FUD From Dr Peel

FUD stands for Fear, Uncertainty and Doubt. You should probably take a moment and read the wiki-page, otherwise the rest of this post might be lost on you.

In the United States, FUD seems to be a legitimate marketing strategy for many institutions. Microsoft uses FUD regarding the coverage of their patents on the Linux kernel. SCO used FUD as its last central business strategy. Both the political parties use FUD constantly to target the other party.

It is easy to spot FUD, here is the easy criteria: If the source of potential FUD can be summarized as saying “Given a substantial lack of information about what is actually happening, there remains very good reason to still be terrified about it”

FUD is unpopular with advocates of Free and Open Source Software. Our community values transparency that is the opposite of FUD. Generally our expectation is that the data regarding any kind of problem should be made available for analysis, and then, and only then, should conclusions be made. Our community has the patience to read long contracts, to perform subtle meta level data mining or just to carefully review code for bugs.

Generally, unlike politics, real dialog is favored over mere rhetoric in the FOSS community. Don’t get me wrong, we also enjoy zinging those we disagree with (I am particularly fond of it), but zings are supposed to be fact-based and meaningful. In fact, we have a very handy way to detect when conversations are no longer meaningful and have become purely rhetorical. We call it Godwins law:

“As an online discussion grows longer, the probability of a comparison
involving Nazis or Hitler approaches one.”

Of course, the most important is the implication of the law:

“Godwin’s Law? Isn’t that the law that states that once a discussion
reaches a comparison to Nazis or Hitler, its usefulness is over?”

– Cliff Stoll (“Cuckoo’s Egg” author), ca. 1994

I would like to formally propose that we add Dr. Peels Corollary to Godwin’s law:

“As an online discussion of medical privacy ethics grows longer, the probability of comparison to the Tuskegee Study approaches one.”

Dr. Peel has commented on the announcement that an EMR vendor to share patient data with genetics research firm by calling it the “new Tuskegee.” (update 3-25-08 Joseph Conn conducted an investigation into the research story, that is well worth reading) Here are the problems with that comparison:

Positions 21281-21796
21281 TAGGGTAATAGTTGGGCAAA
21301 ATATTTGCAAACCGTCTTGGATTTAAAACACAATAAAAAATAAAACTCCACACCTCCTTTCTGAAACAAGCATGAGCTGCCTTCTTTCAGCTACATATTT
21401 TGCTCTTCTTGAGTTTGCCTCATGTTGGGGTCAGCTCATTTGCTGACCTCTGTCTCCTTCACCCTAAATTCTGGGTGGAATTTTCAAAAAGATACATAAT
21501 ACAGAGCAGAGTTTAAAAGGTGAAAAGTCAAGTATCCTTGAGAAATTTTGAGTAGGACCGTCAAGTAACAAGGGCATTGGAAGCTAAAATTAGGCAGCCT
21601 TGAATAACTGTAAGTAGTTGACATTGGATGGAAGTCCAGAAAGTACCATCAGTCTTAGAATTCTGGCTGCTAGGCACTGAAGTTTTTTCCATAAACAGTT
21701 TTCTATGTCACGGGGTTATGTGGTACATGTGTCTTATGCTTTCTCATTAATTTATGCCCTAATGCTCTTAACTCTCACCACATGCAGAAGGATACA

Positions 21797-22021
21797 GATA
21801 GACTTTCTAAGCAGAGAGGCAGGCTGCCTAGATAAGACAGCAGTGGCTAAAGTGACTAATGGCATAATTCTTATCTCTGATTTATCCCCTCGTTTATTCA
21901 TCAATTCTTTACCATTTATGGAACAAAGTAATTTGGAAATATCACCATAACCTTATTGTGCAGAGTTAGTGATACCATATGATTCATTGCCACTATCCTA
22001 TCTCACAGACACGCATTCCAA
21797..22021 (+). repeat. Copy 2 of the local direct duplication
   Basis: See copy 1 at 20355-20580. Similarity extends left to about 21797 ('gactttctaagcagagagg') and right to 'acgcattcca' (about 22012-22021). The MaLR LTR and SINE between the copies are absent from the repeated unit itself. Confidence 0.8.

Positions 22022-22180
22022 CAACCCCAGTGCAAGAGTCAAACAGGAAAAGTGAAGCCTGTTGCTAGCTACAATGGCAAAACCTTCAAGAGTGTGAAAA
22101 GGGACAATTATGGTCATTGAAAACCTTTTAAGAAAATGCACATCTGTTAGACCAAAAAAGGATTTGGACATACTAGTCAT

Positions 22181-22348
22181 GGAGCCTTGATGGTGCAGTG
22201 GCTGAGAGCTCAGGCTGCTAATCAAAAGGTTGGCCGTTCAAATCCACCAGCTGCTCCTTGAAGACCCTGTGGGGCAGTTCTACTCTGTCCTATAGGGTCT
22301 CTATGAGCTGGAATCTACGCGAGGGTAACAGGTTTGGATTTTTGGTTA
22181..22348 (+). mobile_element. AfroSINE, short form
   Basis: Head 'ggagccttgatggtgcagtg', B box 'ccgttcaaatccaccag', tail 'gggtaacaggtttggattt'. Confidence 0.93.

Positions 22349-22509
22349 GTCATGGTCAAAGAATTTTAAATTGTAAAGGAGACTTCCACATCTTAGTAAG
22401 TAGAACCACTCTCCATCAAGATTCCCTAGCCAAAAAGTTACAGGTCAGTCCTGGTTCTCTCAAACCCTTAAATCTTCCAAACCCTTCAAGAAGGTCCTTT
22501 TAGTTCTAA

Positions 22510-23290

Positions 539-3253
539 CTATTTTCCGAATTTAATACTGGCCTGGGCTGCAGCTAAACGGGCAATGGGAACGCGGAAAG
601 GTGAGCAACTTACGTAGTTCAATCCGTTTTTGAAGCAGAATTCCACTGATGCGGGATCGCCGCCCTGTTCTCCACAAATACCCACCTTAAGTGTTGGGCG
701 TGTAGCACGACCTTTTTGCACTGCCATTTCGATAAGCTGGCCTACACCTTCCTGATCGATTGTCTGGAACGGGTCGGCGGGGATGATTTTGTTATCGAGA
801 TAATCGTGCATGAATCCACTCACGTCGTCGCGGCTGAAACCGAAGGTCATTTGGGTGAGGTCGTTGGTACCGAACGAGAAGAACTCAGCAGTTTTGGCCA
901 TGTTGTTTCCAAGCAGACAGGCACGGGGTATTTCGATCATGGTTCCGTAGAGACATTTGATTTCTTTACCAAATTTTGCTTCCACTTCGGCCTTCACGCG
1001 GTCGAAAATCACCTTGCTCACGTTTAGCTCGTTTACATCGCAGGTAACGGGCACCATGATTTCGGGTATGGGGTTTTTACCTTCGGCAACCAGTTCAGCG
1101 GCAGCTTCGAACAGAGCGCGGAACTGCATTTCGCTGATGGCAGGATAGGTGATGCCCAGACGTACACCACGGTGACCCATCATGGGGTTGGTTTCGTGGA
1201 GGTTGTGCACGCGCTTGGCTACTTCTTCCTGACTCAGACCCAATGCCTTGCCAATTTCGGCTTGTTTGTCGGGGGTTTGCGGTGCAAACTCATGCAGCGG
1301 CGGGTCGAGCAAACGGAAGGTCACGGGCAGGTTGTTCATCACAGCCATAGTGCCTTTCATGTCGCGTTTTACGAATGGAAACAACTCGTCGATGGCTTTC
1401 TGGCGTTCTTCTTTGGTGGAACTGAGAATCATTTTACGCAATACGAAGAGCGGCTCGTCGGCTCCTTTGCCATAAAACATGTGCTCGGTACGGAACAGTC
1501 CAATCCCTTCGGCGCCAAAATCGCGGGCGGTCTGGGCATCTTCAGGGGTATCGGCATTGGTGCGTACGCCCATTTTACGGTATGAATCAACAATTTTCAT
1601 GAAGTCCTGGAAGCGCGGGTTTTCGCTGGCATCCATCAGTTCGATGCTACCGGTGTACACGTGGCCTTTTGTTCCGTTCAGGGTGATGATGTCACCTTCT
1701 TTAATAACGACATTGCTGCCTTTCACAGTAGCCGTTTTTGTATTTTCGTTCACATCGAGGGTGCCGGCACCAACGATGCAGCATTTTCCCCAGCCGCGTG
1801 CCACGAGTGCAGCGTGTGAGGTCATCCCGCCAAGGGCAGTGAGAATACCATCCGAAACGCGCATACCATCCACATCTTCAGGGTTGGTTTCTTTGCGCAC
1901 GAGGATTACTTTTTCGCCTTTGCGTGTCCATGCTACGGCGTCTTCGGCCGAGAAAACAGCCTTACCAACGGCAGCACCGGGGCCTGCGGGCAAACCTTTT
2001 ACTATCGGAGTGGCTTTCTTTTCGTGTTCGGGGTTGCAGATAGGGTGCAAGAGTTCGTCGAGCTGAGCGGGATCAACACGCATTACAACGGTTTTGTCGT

The Tuskegee Experiment stands as one of the most blatant disregards for ethics in modern medical history. By comparing this modern data analysis project to the Tuskegee experiment, Dr. Peel has solidly crossed over into FUD Territory. I have heard Dr. Peel speak in person, and I believe that her heart is in the right place. However, by making a comparison to Tuskegee, we are no longer having real discourse about the ethical issues about the case in question, which is obviously quite different from the original Tuskegee experiment.

In the data mining study in question, the patient data is de-identified. Which means that discrimination as a direct result of this study will be very difficult. It also means that the study qualifies for a HIPAA carve-out for de-identified data sharing.

However, there are some very concerning ethical issues in this case which deserve attention.

  • The EHR vendor in question is anonymous, so we cannot really tell who is really participating in this. Knowing which vendor is doing this is a prerequisite for further discussion and thought.
  • It is unclear from the article to what degree patients will have the option opt-out or opt-in, and at what stages this is an option.
  • There is no mention of the algorithm used to do de-identification, so there can be no analysis on the possibility of a correlation attack.
  • The study is covering genetic markers for type II Diabetes, which has a genetic race-related component. Although the current study is unlikely to be “racist,” it could lead to some tests that are used for the purposes of racial discrimination.

Some of these issues are ethical issues surrounding this study in particular. Others, especially the last one, are larger ethical issues faced by the entire medical community. The a real and sobering implications of these ethical implications as it is. It seems to me that by making an unwarranted reference to the Tuskegee Experiments we are moving to far afield from todays facts.
By making a reference to the Tuskegee experiment, Dr. Peel is essentially forcing these issues into a political debate, rather than the subject of further rational discourse. Perhaps I should be thinking about this differently. Perhaps I should be happy that Dr. Peel continues to raise consciousness with old-fashioned Republican/Democrat type politicians regarding issues of patient privacy.

So I leave it to the reader for comment. Is the use of Dr. Peels reference to the Tuskegee experiments in this context appropriate?

-FT